The machinability of steel differs depending on alloying elements, heat treatments and manufacturing processes (forged, cast etc.)
Steels can be categorized as unalloyed, low alloyed steel and high alloyed steel, all of which affect the machining recommendations for turning.
Material Classification: P1.1
ap > re
Unalloyed steel has a carbon content of up to 0.55%. Low carbon steels
(carbon content <0.25%) require special attention, due to the difficult chip
breaking and the tendency to smear (built-up edge).
The machining properties for unalloyed steels with a higher carbon content
are similar to those for low alloyed steels.
To control the chip flow, use a cutting depth greater than the size of the nose
radius. Choose an entering angle as close to 90° as possible. Radial
back-turning should be avoided.
Aim for the highest feed possible; the use of Wiper inserts is highly recommended. The –LC and –WL geometries are optimized for low carbon steels.
Application area for CNMG: 120408 in –LC and –WL geometries
Use high cutting speeds to avoid built-up edge on the insert, which can
negatively influence both surface finish and tool life. Sharp edges and
geometries, together with thin coated grades, e.g. GC2025 or GC1515, will
decrease the smearing tendencies and prevent edge detoriation.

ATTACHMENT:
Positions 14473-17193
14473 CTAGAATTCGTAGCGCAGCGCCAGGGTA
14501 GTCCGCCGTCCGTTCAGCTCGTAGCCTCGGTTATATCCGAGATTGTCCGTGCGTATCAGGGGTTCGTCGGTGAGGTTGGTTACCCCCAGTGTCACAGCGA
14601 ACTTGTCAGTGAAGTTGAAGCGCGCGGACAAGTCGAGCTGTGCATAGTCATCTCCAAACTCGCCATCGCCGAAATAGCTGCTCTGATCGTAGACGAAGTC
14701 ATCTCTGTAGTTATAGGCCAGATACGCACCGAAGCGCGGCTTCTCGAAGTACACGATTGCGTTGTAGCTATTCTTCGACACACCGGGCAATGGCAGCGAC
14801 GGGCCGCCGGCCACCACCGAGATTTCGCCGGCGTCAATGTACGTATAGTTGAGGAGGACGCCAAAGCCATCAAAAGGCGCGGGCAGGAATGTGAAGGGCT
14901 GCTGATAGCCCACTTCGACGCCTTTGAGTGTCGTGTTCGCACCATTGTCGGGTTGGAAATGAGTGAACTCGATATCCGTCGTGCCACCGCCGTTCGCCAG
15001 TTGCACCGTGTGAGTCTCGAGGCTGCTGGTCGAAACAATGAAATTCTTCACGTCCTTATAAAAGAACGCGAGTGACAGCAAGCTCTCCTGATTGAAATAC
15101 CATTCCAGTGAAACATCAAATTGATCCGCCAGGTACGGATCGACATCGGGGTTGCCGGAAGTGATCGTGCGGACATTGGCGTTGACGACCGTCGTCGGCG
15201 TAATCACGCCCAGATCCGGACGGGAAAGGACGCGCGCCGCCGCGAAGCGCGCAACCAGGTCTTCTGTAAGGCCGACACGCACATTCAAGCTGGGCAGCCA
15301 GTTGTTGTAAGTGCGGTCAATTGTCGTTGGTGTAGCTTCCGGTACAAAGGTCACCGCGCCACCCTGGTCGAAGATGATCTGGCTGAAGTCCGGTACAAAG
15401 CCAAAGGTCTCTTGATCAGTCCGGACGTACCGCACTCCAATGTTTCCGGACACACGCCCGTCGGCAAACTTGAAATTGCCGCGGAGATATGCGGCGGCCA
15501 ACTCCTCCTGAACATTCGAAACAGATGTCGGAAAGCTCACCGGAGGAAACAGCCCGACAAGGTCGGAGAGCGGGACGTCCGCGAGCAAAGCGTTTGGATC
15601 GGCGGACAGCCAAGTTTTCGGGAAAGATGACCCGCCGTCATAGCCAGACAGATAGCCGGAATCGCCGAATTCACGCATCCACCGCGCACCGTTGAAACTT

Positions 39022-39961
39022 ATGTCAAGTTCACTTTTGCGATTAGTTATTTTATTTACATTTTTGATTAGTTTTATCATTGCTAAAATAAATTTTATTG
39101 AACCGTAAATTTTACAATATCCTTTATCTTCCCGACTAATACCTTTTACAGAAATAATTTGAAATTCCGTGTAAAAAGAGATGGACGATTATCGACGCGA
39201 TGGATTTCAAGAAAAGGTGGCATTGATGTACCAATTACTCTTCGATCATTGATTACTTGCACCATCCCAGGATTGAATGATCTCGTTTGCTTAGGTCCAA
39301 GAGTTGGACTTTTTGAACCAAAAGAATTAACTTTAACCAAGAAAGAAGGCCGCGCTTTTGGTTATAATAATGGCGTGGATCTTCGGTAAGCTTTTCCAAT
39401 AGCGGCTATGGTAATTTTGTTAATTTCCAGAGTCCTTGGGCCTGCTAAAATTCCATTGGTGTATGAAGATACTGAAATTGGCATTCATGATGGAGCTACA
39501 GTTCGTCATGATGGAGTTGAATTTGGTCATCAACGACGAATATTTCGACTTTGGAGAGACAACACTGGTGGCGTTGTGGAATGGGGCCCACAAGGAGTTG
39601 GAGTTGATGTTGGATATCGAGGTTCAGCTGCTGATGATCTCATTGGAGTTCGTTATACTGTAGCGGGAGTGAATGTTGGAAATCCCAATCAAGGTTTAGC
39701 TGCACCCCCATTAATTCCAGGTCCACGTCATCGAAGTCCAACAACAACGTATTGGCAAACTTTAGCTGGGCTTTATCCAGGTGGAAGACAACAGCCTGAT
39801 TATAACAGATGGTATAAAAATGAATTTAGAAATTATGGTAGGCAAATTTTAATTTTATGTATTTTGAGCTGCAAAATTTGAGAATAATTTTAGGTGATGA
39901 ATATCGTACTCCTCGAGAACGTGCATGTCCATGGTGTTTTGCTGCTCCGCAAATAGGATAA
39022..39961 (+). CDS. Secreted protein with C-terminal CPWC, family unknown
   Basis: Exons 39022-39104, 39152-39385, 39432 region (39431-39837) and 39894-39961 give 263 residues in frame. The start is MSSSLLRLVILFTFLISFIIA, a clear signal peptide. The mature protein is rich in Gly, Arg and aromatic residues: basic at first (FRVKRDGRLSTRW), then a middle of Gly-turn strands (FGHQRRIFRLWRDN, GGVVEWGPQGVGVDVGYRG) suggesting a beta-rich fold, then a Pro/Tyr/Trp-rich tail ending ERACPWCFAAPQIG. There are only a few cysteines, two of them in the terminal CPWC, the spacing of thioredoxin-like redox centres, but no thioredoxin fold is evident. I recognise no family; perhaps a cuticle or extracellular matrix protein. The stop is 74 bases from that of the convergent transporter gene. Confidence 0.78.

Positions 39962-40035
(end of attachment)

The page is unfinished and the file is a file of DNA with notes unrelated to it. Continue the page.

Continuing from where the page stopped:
At low cutting depths or feed, ground inserts with positive geometries and
small nose radii should always be used for best cutting action.
Low alloyed steel
Material Classification: P2.x
F = Finishing
M = Medium
R = Roughing
Low alloyed steels are the most common material for metal cutting on the market. The group includes both soft and hardened materials (below 50 HRc).
Machinability for low alloyed steels is dependent on alloy content and the heat treatment (hardness). For all materials in this group, the most common wear mechanisms are crater and flank wear.
For low alloyed steels in a non-hardened condition, the first choice is the GC4200 series of grades and the wiper geometries.
Because hardened materials produce higher heat in the cutting zone, plastic deformation is a common wear mechanism.
Thus, extra heat and flank wear resistance are required; cast iron grades are recommended for these operations.
High alloyed steel
Material Classification: P3.x
High alloy steels include carbon steels with a total alloy content over 5%. The group includes both soft and hardened materials (below 50 HRc). Machinability decreases at higher alloy contents and hardnesses.
As for the low alloyed steels, the first choice is the GC4200 series of grades and the wiper geometries. Steels with more than 5% alloying elements, and with hardness up to 450 HB, impose extra demands on plastic deformation resistance and edge strength, which is why cast iron grades are often a good choice.
CoroTurn® HP coolant supply
CoroTurn HP can be applied to increase cutting data and improve chip control, especially for steels with a low carbon content. It can also be applied in harder steels to decrease crater wear and plastic deformation.
First choice geometry and grade recommendations